“It is a blatant affront to the regime’s international peace and security. We demand an immediate, transparent and credible international investigation into this incident, “he said, adding that the United States was in contact with NATO, the EU, the Organization for Security and Cooperation in Europe, among others. others, on the next steps.
EU leaders were particularly blunt in condemning the arrest and movement against the plane, which flew between two of the bloc’s member countries and was operating an Irish-based airline.
The bloc summoned the Belarussian ambassador “to condemn the inadmissible passage of the Belarusian authorities” and said in a statement that the arrest was again “another flagrant attempt to silence all voices of the opposition in the country.”
Czech Prime Minister Andrej Babis said that “the scandalous incident in Belarus shows signs of state terrorism and is unbelievable,” while European Commission President Ursula von der Leyen said it amounted to a “kidnapping.”
EU leaders have tried to bring Belarus closer to the bloc (to encourage democratic reforms and reduce Russia’s influence), but so far they have failed. Ahead of their summit, some EU leaders threatened further sanctions: giving up the bloc’s landing rights for Belarusian national company Belavia until exclusions from sporting events.
Even before the EU acted, Latvia’s airBaltic said it would avoid Belarusian airspace and the Lithuanian government said it would instruct all flights to and from the Baltic country to avoid Belarus as well from Tuesday.
British Transport Secretary Grant Shapps said he had instructed the UK Civil Aviation Authority “to ask airlines to avoid Belarusian airspace to keep passengers safe”. He added that he was suspending the permit that allowed Belavia to operate in the UK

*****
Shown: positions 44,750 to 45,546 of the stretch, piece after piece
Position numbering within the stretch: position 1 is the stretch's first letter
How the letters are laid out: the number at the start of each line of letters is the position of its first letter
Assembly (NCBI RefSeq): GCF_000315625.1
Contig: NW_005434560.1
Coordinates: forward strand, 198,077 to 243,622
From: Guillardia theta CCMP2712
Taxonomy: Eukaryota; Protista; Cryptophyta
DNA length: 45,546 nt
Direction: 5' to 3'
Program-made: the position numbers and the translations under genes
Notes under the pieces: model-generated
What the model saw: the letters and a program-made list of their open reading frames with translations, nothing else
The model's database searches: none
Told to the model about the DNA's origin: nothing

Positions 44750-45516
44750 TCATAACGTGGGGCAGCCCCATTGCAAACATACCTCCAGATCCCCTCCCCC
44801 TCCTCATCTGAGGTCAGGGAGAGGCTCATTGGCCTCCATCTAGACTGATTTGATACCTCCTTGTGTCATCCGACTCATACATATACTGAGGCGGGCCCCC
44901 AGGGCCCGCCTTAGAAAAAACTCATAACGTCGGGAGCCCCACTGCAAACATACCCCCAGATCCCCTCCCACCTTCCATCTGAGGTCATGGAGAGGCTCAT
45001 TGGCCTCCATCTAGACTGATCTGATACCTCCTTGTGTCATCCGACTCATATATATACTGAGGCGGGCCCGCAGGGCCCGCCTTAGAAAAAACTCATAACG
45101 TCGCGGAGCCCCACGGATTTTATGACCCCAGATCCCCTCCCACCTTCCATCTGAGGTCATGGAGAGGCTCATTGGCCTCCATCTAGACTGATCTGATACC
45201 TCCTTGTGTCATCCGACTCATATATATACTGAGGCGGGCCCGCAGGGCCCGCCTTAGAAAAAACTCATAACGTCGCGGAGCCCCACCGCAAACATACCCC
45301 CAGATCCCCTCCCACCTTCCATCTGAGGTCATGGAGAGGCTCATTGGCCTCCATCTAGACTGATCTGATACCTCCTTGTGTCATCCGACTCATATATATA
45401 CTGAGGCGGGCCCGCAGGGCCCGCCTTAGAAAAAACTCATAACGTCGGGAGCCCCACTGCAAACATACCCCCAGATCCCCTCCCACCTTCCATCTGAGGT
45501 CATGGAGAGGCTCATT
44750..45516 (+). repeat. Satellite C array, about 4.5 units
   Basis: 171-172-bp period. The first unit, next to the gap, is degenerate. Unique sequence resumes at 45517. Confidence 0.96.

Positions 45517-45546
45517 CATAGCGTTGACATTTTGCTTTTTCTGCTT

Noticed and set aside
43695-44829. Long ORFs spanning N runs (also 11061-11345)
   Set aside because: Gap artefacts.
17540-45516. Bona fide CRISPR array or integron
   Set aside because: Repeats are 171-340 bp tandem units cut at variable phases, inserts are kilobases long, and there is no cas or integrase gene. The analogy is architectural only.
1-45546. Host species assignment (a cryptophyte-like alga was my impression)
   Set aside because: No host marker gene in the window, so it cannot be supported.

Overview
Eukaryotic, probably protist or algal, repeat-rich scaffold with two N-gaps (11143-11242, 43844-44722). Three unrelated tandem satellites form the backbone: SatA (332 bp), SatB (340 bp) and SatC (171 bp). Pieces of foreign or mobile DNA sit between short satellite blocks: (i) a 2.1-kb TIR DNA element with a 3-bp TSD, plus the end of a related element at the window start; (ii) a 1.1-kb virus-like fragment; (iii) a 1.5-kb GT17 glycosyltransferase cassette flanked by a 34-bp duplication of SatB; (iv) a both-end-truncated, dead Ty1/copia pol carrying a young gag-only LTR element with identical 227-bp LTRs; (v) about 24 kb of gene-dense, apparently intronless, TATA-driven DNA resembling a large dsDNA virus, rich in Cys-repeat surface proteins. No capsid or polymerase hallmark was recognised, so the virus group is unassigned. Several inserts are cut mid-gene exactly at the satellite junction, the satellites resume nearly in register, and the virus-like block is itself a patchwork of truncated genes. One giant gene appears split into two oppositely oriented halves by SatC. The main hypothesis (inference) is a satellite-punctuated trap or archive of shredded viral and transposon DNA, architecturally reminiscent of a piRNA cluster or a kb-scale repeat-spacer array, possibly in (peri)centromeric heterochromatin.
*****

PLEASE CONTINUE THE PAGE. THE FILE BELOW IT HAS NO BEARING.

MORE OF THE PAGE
Ukrainian President Volodymyr Zelenskyy ordered officials to move to cut off air links with Belarus and ban Ukrainian flights through the neighbor’s airspace.
The United States and the EU have imposed sanctions on top Belarusian officials amid months of protests, which were triggered by Lukashenko’s re-election to a sixth term in an August 2020 vote that the opposition rejected as a call. Since then, more than 34,000 people have been arrested in Belarus and thousands have been beaten.
The Belarussian Foreign Ministry called the EU’s statements “belligerent” and insisted that Minsk acted “in full compliance with international standards.”
He ordered all Latvian diplomats to leave the country after the Belarusian flag was replaced on Monday by the white and red flag used by the opposition at the World Ice Hockey Championships in Riga, Latvia. The event moved from Minsk amid international outcry for repression.
Lufthansa said a flight from Minsk to Frankfurt with 51 people on board was delayed on Monday following a “safety warning”. Departure was allowed after searching the plane, passengers and cargo.
On Sunday, flight tracking sites indicated that Ryanair’s flight was about 10 kilometers (6 miles) from the Lithuanian border when it was diverted. There were conflicting reports about what exactly happened.
Belarusian Transport Ministry official Artem Sikorsky said Minsk airport had received an email about the bomb threat from Palestinian militant group Hamas.